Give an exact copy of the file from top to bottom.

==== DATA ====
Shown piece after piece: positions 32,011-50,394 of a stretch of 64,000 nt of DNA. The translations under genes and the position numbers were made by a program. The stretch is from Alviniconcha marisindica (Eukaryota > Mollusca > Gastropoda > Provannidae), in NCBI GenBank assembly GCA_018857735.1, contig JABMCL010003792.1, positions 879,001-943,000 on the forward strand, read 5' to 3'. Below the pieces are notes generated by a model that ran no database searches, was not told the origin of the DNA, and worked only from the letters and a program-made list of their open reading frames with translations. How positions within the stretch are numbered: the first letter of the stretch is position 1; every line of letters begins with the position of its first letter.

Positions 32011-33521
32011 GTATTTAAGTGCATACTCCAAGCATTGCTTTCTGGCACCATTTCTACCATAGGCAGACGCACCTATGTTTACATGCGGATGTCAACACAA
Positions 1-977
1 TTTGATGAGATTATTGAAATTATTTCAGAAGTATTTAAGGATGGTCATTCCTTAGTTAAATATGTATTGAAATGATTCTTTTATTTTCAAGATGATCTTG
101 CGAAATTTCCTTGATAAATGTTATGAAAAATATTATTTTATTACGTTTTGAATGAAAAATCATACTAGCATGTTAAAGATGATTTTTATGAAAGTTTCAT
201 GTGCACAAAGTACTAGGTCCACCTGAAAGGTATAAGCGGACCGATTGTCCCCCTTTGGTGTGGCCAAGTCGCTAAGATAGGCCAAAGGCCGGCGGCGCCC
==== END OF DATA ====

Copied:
Shown piece after piece: positions 32,011-50,394 of a stretch of 64,000 nt of DNA. The translations under genes and the position numbers were made by a program. The stretch is from Alviniconcha marisindica (Eukaryota > Mollusca > Gastropoda > Provannidae), in NCBI GenBank assembly GCA_018857735.1, contig JABMCL010003792.1, positions 879,001-943,000 on the forward strand, read 5' to 3'. Below the pieces are notes generated by a model that ran no database searches, was not told the origin of the DNA, and worked only from the letters and a program-made list of their open reading frames with translations. How positions within the stretch are numbered: the first letter of the stretch is position 1; every line of letters begins with the position of its first letter.

Positions 32011-33521
32011 GTATTTAAGTGCATACTCCAAGCATTGCTTTCTGGCACCATTTCTACCATAGGCAGACGCACCTATGTTTACATGCGGATGTCAACACAA
Positions 1-977
1 TTTGATGAGATTATTGAAATTATTTCAGAAGTATTTAAGGATGGTCATTCCTTAGTTAAATATGTATTGAAATGATTCTTTTATTTTCAAGATGATCTTG
101 CGAAATTTCCTTGATAAATGTTATGAAAAATATTATTTTATTACGTTTTGAATGAAAAATCATACTAGCATGTTAAAGATGATTTTTATGAAAGTTTCAT
201 GTGCACAAAGTACTAGGTCCACCTGAAAGGTATAAGCGGACCGATTGTCCCCCTTTGGTGTGGCCAAGTCGCTAAGATAGGCCAAAGGCCGGCGGCGCCC